There is no way I can imagine that the same jpg can one day be 'clean' & another day be 'grainy', then the next back to 'clean', unless it is being viewed by an app that is failing to correctly load it, or is re-interpreting at load.
The file itself is either good or it is broken. Broken files don't demonstrate 'grain' they either show large blocks of ...
In Adobe Photoshop, you can use this plugin from Exchange:
It is generally recommended to publish photos on the web in sRGB colour space. You have used the correct export setting.
Ideally you calibrate and profile your computer monitor. But this is a huge topic if you want to know all the details. It will be worth the effort if you earn money with photography or are doing prints and need soft-proofing.
The use of ...
Honestly, I am surprised you expect them to be the same! Screens are very different and in both cases you adjust them in a myriad of ways. Even assuming your screen is calibrated, your file will have the correct colors but any display can show them differently. If your display is not calibrated and even you are not seeing the actual colors!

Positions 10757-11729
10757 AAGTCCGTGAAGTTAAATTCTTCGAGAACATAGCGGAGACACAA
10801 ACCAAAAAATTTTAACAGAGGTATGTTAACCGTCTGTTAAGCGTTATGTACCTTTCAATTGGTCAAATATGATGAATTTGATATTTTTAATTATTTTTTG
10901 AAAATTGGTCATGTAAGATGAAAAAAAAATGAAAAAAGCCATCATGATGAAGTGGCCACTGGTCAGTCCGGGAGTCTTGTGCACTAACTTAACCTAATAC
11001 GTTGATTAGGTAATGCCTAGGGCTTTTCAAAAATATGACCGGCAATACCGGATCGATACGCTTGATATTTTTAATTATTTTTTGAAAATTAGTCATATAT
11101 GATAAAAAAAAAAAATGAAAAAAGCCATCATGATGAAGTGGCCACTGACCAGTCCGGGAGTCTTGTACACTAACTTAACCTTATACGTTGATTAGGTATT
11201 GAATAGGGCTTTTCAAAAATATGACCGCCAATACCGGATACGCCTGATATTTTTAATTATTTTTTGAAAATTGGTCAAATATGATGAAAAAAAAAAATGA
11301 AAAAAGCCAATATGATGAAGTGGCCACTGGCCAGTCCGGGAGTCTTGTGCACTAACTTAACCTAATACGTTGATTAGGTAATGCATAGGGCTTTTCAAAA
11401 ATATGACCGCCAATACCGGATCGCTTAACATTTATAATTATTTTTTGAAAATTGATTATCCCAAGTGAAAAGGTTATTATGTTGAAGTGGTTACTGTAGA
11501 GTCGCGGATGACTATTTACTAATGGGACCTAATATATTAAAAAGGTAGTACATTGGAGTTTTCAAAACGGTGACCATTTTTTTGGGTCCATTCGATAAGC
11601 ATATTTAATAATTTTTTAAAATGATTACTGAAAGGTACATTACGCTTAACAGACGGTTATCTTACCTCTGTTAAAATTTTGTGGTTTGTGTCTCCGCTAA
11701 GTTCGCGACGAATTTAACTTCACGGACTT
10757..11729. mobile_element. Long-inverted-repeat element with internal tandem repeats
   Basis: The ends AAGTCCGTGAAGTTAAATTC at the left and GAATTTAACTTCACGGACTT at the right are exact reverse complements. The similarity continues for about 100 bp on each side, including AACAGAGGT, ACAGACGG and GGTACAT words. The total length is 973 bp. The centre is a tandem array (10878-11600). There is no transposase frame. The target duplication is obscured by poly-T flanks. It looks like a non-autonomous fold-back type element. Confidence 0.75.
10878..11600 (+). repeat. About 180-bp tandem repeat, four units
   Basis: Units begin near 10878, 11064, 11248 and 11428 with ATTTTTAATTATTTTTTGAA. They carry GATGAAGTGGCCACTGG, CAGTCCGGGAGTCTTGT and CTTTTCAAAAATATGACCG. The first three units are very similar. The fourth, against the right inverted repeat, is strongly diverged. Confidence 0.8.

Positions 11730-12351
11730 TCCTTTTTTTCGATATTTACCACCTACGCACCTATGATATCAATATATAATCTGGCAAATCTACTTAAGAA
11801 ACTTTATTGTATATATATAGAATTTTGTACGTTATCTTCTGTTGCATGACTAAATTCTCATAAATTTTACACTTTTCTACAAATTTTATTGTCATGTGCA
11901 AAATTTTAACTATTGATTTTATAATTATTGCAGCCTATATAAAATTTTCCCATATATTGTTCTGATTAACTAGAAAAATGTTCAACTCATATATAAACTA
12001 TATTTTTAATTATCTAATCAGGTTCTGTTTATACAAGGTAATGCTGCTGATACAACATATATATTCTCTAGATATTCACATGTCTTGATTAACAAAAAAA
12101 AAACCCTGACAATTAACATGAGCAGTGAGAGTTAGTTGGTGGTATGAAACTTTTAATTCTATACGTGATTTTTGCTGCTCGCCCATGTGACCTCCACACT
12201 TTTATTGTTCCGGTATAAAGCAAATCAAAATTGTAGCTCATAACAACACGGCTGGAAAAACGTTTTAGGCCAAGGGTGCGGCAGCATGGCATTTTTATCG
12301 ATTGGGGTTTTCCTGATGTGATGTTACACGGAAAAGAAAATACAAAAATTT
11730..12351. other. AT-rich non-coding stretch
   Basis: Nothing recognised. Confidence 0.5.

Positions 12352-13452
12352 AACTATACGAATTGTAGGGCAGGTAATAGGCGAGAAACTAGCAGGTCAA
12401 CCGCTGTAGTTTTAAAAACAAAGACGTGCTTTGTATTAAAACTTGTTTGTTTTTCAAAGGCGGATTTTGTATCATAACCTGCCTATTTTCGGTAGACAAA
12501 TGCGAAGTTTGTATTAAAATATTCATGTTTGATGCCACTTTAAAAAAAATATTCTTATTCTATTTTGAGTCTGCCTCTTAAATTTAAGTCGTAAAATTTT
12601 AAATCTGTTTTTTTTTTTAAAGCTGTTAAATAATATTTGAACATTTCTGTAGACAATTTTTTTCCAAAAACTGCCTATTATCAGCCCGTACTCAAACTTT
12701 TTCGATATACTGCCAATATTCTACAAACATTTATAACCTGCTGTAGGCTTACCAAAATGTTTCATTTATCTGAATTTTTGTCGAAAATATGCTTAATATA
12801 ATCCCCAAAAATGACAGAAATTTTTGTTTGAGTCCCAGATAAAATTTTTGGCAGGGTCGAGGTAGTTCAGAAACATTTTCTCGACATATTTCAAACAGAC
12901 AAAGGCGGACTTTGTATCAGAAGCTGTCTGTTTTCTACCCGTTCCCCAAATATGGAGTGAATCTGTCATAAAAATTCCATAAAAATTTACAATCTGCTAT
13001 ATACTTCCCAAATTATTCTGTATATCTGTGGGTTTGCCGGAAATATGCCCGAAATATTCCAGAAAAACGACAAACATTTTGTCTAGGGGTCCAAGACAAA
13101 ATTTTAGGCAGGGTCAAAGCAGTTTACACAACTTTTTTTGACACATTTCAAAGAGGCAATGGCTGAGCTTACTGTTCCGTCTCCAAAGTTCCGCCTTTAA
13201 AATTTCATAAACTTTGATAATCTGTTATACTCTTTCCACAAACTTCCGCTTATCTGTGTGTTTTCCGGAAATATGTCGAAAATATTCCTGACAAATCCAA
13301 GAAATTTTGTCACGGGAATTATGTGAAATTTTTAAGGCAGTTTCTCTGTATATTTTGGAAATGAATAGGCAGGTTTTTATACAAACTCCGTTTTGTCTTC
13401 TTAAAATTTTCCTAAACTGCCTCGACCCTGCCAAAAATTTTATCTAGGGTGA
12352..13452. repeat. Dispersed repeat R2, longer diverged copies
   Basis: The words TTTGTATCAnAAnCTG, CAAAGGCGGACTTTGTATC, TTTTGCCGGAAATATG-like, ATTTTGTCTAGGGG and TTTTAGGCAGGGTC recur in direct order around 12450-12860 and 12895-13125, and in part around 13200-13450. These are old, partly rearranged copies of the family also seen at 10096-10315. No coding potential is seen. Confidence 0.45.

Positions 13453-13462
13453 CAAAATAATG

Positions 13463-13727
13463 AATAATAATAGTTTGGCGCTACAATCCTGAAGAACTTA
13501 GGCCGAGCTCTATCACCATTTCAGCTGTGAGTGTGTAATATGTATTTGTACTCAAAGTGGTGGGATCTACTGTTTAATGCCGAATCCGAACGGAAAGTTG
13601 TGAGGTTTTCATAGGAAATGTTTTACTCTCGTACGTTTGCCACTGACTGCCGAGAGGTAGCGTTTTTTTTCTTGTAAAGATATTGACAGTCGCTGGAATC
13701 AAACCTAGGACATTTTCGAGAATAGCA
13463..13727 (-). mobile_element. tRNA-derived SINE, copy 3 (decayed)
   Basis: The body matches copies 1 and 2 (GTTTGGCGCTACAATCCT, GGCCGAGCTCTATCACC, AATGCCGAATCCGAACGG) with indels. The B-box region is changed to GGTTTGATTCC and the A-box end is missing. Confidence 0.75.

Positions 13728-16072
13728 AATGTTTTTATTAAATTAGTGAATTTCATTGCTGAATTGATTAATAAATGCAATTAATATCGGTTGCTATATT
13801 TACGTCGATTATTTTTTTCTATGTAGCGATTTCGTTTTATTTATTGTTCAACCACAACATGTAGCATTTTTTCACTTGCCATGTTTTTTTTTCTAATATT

My phone for ...
Those images have one thing in common. That is the warm color tone and also the neutral whites. Take a look at this image:
Did you ever see a gray sky like this? To achieve this look I would go to the HSL section in the develop tab in lightroom and set the saturation of cooler colors to a small value. I would not set them to 0 because then you ...
There is a readme.txt at both
C:\Program Files\Adobe\Adobe Lightroom Classic\Resources\LensProfiles\1.0\ThirdParty
Install third-party (non-Adobe) lens profiles here.
By default, .lcp files are saved to
I left ...